In the aftermath of the Dot-Com bubble, Greenspan did what he had done in earlier cases of economic turmoil: he lowered the interest rates. However, in 2001 profound liberalisations had been introduced by the Clinton administration. And everybody went on a lending or borrowing spree. In the US, the accumulation of debt relative to GDP rose to an all time high. And then last summer, this bubble also burst. George W had in the meantime replaced John Snow in the Treasury by Henry (Hank) Paulson. A former star athlete, White House insider, and Government Sachs CEO, Paulson demonstrated great energy in his attempts to avert the crisis.

As Barack Obama was sworn in as the 44th President of the United States, the economic crisis was as deep as ever, and worsening. Judged by early data, the US economy could have shrunk by as much as 5 per cent annualised in the last quarter of 2008. Lay-offs continue faster than any time since World War II. World trade is nosediving, hitting a nascent American export boom. The economy needs between $850bn and $1000bn as a stimulus package, and counting for every day. Paulson's ill-formulated TARP programme to salvage the US banking system is gradually proving as ineffectual as critics believed it would be, while largely leaving untouched the very individuals who were responsible for reckless lending and underwriting activities. Abroad – in the export markets - things have not been much better with demand falling off a cliff.

Obviously, the markets are looking to Obama and his team to take decisive action. I am just afraid that they may be too optimistic. Obama and his team are probably fully aware that they need to take painful action now in order for it to be forgotten when re-election is up in 2012. There is just a snag here. This crisis is no normal bump-in-the-well-paved road economic crisis. The root lies with what one could call the American Way of Lending. And it will take a while to fix.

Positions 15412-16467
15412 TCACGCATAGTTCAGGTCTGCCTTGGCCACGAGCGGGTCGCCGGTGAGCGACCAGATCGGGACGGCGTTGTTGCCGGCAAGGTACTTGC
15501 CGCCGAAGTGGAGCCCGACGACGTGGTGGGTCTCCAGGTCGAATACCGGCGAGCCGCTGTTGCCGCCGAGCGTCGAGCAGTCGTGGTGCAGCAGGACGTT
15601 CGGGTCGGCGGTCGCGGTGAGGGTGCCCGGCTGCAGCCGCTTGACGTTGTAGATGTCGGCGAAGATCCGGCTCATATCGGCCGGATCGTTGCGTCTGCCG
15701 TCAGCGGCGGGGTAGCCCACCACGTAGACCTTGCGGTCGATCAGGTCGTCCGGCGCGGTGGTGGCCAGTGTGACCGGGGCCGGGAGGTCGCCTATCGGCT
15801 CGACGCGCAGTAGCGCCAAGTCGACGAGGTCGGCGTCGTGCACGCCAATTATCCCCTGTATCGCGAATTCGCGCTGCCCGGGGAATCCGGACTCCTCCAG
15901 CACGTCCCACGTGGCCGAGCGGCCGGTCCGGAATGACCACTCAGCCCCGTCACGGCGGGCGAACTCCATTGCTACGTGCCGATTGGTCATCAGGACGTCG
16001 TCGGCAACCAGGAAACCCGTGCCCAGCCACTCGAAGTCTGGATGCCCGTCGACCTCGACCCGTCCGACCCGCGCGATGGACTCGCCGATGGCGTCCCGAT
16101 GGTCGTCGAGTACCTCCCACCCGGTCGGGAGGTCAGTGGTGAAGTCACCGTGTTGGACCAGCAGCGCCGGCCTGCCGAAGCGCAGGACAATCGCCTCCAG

Let me be precise about the use of words here. By American Way of Lending I refer to a culture of easy credit, lax regulatory standards, banks underwriting securities instead of lending, generous rules for personal bankruptcies, and so on. Roughly since the Reagan era, the US economy has been gradually liberalised. There is no doubt that the positive side of this that the US economy has been as vibrant and innovating as it is the case. But the negative side has been a household sector which has gradually – and over the time span of a whole generation – learnt the consume first and pay later. This culture, paired with a low-interest rate policy and financial innovation has created not only the biggest housing bubble in history. It has also created the biggest current account deficit in history.

I have on earlier occasions written that it takes time to get out of a situation like this. First, the households have to increase their savings rate. To pay off debts. Given that a lot of private debt is mortgage debt, and given that the employment situation will not improve until maybe sometime in 2010, many consumers will experience negative equity and perceive of their economic situation to be more insecure than just 6 months ago. This leads to an even sharper economic downturn. It is therefore unlikely that the US consumer will begin to consume at a rapid clip again until debts have been worked off and the negative equity have been removed. Other countries have made experiments with the same combination, and invariably it has taken a period of 4-5 years until the decks have been cleared. Typically, the economy shrinks sharply in the beginning of the period as the savings rate is pushed up, and the economy grows slower than potential for a while, because of a slow growth in private consumption.

Barack Obama was elected on a promise of change. Probably it was not supposed to be a change for the worse, economically speaking, and for a longer period of subpar economic growth. Bill Clinton famously beat George HW Bush on a simplistic "It's the economy, Stupid" message. For all his compelling rhetoric, I am afraid that Barack Obama in 2011 may find himself open to exactly the same criticism, as the economy may still be subdued. Even if he and his economics team arrive at just the right actions. Life is tough, but unfair...